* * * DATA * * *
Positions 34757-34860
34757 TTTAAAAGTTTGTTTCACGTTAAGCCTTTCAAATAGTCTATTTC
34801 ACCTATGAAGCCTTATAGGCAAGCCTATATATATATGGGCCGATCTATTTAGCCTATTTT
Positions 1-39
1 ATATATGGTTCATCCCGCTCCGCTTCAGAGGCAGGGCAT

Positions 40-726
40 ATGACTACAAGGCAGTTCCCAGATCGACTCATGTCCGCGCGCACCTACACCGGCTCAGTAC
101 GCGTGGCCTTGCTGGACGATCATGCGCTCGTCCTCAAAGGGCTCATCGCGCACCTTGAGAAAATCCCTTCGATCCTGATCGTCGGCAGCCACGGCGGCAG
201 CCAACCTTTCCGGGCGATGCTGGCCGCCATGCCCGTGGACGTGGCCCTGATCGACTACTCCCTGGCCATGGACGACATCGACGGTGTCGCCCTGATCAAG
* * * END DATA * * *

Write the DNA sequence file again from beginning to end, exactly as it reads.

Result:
Positions 34757-34860
34757 TTTAAAAGTTTGTTTCACGTTAAGCCTTTCAAATAGTCTATTTC
34801 ACCTATGAAGCCTTATAGGCAAGCCTATATATATATGGGCCGATCTATTTAGCCTATTTT
Positions 1-39
1 ATATATGGTTCATCCCGCTCCGCTTCAGAGGCAGGGCAT

Positions 40-726
40 ATGACTACAAGGCAGTTCCCAGATCGACTCATGTCCGCGCGCACCTACACCGGCTCAGTAC
101 GCGTGGCCTTGCTGGACGATCATGCGCTCGTCCTCAAAGGGCTCATCGCGCACCTTGAGAAAATCCCTTCGATCCTGATCGTCGGCAGCCACGGCGGCAG
201 CCAACCTTTCCGGGCGATGCTGGCCGCCATGCCCGTGGACGTGGCCCTGATCGACTACTCCCTGGCCATGGACGACATCGACGGTGTCGCCCTGATCAAG